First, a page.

Ceramics by Karen Tinney

My background is in home product and furniture design; I attended Parsons School of Design in New York City and worked there designing professionally before relocating to Philadelphia for a new job.

Throughout my schooling and in my spare time, my passion for fiber arts grew and I was always experimenting and learning new skills. When I moved to Philadelphia in 2014, I took a ceramics class which reignited my interest in the medium. It only seemed natural to combine ceramics and fiber arts and I organically started to develop my work into what it is today.

In November of 2016, I left my position as a product designer to pursue my own work full time. Today, my work is focused in two directions – pieces that are designed to be reproducible and are sold at select retailers, and collections of one of a kind pieces which are released periodically and sold through my website. However, even as my business continues to grow, I still produce every piece by hand in my studio in Philadelphia.

The combination of ceramic pieces and woven components is very indicative of my work. The two mediums are totally intertwined for me. I think of the whole piece first, and then let the materials take over – the process determines the end result.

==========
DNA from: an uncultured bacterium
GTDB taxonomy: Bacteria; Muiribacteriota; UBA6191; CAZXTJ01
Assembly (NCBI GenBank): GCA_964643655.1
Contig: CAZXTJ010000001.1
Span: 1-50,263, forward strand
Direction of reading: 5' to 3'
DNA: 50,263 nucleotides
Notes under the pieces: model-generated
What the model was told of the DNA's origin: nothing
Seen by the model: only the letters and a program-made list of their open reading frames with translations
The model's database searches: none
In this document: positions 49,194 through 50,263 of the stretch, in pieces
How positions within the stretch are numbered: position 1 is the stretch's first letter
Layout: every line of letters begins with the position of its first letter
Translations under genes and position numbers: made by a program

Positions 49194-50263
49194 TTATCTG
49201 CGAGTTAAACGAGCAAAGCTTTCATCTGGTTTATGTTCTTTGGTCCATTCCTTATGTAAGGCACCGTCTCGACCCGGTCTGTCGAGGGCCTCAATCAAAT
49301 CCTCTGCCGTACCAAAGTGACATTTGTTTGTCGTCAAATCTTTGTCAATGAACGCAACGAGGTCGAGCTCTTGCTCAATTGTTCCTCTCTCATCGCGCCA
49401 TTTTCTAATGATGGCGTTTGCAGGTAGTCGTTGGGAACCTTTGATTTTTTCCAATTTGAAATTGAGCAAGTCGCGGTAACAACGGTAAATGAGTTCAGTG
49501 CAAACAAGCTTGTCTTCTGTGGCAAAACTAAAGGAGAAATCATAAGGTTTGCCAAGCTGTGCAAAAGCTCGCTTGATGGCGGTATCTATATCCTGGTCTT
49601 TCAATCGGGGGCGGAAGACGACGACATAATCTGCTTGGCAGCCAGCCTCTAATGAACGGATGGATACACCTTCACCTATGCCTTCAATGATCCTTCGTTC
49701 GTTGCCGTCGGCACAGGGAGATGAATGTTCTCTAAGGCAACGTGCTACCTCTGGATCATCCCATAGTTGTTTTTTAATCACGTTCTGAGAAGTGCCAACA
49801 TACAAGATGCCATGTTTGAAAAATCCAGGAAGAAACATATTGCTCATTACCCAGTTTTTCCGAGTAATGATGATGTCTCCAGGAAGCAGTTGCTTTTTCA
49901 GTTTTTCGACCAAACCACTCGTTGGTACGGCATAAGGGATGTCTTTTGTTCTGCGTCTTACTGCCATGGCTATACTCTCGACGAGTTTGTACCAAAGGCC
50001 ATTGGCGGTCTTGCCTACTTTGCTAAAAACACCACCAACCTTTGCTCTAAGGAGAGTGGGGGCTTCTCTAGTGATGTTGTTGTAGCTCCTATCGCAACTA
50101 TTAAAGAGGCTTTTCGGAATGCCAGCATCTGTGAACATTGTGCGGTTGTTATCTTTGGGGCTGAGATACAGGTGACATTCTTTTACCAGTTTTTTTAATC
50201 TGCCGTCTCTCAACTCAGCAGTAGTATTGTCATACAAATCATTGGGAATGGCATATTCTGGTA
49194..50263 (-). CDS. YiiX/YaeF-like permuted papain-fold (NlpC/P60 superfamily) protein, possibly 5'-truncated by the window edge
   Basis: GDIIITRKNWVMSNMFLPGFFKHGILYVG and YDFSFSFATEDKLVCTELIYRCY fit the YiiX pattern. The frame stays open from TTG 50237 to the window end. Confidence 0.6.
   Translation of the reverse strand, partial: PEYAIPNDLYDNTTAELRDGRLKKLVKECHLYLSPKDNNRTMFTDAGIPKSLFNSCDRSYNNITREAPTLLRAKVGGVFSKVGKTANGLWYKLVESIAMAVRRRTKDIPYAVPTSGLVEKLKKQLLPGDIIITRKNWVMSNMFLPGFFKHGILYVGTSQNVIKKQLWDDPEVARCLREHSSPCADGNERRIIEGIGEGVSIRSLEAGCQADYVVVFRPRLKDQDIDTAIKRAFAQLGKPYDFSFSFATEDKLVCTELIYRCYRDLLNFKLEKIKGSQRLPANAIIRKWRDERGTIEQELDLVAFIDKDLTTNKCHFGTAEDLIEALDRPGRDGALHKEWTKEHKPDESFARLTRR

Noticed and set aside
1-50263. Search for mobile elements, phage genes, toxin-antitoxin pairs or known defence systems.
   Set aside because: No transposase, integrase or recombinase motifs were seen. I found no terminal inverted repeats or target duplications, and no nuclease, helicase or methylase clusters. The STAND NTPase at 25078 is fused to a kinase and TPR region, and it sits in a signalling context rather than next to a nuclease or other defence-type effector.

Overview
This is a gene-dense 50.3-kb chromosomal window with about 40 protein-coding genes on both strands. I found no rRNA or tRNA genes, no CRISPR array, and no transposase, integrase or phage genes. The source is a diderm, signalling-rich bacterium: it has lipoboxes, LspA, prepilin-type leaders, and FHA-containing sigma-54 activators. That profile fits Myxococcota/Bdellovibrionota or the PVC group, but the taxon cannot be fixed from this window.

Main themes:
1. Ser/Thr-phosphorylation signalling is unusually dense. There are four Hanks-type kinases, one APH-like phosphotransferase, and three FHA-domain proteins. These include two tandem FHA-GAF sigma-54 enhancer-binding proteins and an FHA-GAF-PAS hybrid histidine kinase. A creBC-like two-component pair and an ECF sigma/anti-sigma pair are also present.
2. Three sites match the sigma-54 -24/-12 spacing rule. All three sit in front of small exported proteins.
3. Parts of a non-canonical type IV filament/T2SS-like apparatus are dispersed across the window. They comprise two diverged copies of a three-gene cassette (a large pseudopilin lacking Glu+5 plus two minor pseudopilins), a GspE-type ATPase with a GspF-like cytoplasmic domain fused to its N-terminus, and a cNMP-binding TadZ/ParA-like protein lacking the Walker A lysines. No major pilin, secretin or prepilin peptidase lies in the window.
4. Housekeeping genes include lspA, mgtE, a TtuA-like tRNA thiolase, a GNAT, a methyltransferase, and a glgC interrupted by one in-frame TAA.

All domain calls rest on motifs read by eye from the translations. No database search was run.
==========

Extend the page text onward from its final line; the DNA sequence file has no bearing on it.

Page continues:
My ceramic practice is done through hand building, meaning I do not use molds or a wheel, so every piece is slightly different and unique. After each ceramic part is fired, I weave all of the pieces by hand using one of a few techniques. My process has many steps and is very laborious but it creates an organic result so that even the items that are not “one of a kind” still have a very special feeling.

I do not particularly worry about being relevant or trendy. I worry about creating pieces that I think are beautiful, and that communicate my own vision. But today with social media and the internet I think it is impossible not to be influenced by current trends. In order to maintain balance – I draw my inspiration from art, architecture, and textures found out in the world. I also draw inspiration from the materials themselves; finding new fibers or being very experimental with clay/glazes is one of my favorite ways to create new work.

Interview with Karen Tinney.

Trends: Experienced Narratives.